UPDATED: An earlier version of this post incorrectly attributed the research to the University of Washington.
Scientists at the Washington University School of Medicine have uncovered more evidence of a genetic basis for autism. Reviewing surveys collected from more than 1,000 families with autistic kids, they discovered that siblings of autistic children who have not been diagnosed with the disease often exhibit mild traits of autism, including speech delays.
The team sifted through information about almost 3,000 children from 1,235 families in which at least one child was diagnosed with an autism spectrum disorder and in which there was at least one full biological sibling. The families were participants in the Interactive Autism Network, an online research registry that collects autism-related data from volunteer families nationwide.
Parents involved in this study had previously answered a 65-item questionnaire called the Social Responsiveness Scale. The survey helps them identify traits associated with autism in their children.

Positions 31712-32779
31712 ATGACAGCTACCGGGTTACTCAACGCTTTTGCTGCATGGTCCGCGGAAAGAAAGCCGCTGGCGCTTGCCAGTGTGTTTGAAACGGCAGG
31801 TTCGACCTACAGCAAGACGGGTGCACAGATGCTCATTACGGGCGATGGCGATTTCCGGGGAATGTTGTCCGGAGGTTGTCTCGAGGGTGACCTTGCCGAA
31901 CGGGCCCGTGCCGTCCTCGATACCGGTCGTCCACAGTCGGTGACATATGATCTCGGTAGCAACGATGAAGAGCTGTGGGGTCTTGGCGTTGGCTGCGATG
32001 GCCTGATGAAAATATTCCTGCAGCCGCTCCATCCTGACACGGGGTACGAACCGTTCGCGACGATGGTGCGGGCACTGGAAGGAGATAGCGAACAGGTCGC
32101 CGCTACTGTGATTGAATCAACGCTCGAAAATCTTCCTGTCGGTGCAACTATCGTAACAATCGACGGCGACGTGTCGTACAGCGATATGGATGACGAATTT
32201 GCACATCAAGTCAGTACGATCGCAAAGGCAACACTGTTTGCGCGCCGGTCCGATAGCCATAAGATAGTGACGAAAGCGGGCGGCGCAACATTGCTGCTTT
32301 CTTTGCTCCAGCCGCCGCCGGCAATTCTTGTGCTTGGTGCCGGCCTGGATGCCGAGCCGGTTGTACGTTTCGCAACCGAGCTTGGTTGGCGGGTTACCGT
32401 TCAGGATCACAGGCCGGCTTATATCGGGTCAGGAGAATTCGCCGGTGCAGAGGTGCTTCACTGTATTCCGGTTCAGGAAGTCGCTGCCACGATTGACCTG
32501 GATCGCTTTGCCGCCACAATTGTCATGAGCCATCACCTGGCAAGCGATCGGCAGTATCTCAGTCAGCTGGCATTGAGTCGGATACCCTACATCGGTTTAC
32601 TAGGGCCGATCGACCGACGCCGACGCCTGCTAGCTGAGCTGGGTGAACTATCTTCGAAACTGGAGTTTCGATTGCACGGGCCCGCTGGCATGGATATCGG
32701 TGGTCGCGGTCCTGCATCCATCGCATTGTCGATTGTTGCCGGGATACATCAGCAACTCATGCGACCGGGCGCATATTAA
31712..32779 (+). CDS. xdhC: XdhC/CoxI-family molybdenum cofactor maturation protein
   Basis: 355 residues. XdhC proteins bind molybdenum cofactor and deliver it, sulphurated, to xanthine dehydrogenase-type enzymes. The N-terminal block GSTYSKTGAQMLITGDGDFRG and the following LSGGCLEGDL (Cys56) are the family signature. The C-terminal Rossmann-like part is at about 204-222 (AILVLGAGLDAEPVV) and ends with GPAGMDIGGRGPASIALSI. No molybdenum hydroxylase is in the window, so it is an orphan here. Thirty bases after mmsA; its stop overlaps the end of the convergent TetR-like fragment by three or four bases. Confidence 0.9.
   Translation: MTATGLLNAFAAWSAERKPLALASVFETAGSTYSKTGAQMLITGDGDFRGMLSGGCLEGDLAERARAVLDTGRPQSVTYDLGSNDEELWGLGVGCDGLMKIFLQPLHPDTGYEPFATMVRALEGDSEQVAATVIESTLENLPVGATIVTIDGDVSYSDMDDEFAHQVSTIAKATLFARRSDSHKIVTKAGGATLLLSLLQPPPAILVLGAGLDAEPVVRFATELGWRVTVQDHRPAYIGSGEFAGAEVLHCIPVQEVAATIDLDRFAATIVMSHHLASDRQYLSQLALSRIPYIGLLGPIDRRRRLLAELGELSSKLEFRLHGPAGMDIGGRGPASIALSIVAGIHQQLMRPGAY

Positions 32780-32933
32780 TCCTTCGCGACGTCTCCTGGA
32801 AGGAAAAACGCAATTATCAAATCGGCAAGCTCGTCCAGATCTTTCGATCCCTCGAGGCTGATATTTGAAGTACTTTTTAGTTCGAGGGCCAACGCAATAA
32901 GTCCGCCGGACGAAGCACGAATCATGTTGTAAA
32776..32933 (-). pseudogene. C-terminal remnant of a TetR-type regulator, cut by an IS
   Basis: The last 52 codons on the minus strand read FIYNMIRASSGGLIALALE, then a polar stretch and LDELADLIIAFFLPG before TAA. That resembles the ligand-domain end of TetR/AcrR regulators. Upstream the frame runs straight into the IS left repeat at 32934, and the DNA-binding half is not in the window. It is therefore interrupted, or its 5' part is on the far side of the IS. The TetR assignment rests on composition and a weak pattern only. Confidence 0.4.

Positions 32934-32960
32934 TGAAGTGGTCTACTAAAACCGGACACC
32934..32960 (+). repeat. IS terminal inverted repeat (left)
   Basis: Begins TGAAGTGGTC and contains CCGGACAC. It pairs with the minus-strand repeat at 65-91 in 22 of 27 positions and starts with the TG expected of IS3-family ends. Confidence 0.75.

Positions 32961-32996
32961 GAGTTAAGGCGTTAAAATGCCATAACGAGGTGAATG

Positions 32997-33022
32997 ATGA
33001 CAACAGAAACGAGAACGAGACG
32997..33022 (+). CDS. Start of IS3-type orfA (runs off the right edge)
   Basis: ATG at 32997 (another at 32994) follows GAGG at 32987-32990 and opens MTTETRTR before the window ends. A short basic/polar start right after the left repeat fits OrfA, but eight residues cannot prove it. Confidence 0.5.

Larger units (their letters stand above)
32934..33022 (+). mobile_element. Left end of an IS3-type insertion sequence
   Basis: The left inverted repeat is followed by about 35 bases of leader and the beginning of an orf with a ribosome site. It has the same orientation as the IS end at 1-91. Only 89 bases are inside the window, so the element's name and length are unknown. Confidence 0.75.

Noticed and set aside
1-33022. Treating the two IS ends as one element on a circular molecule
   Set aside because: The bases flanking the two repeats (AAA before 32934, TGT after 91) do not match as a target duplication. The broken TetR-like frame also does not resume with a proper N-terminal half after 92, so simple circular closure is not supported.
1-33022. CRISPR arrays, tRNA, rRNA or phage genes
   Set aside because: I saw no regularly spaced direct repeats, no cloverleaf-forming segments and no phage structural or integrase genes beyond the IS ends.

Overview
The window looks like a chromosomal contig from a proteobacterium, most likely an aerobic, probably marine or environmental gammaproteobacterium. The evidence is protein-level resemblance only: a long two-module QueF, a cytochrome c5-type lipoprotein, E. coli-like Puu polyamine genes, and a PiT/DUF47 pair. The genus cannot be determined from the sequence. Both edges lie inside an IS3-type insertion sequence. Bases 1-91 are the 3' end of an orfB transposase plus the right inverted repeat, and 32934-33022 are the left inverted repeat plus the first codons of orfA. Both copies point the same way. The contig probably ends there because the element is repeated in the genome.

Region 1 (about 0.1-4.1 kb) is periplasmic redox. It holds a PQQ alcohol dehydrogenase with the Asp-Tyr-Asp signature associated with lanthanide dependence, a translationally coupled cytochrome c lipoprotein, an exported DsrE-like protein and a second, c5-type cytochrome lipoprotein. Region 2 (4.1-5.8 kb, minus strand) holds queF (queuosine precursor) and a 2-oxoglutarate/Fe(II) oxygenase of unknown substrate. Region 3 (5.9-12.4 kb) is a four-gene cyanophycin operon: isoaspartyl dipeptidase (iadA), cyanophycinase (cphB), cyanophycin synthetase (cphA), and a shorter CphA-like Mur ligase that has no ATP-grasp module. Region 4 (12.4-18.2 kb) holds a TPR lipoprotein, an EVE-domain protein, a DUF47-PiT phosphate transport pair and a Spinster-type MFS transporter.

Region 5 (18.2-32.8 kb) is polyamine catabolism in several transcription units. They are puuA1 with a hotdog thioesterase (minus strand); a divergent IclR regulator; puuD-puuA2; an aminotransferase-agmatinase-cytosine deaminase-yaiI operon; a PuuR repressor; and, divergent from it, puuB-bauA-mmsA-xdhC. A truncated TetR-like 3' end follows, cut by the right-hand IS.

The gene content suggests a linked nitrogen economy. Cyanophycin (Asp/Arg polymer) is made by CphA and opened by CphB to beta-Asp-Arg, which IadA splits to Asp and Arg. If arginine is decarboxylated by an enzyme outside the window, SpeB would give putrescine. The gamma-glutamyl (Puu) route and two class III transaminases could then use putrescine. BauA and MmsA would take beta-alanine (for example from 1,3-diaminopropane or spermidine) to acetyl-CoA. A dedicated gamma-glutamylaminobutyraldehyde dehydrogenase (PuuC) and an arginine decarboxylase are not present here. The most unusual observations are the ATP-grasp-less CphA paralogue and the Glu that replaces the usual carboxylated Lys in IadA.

Almost 11% of the families had an additional child diagnosed with autism, the data showed. An additional 20% had some language delay as young children. Half of those kids "exhibited autistic qualities of speech," the researchers wrote in an online edition of the American Journal of Psychiatry. (These include the use of invented words or odd or repetitive phrases, reversing pronouns and asking "socially inappropriate questions.") The data also suggested that girls, who are less likely to be diagnosed as autistic than boys, may display mild autistic traits more often than previously thought.
Based on the results, the team concluded, scientists studying autism may have traditionally underestimated "sibling recurrence" of the disease. "Nonautism-affected" kids, as defined in earlier research on siblings and autism, are still affected by autism-causing genes -- and still share some autistic traits. This matters because, in the past, studies comparing DNA, brain images and other biological measures of autism have assumed that undiagnosed means unaffected. Maybe not.
"It's not an all or nothing condition," lead author Dr. John N. Constantino said in a statement. Constantino also said that understanding more about how autism and autism-related traits may be inherited could one day help doctors predict transmission in families and intervene earlier to help affected kids.
--Eryn Brown/Los Angeles Times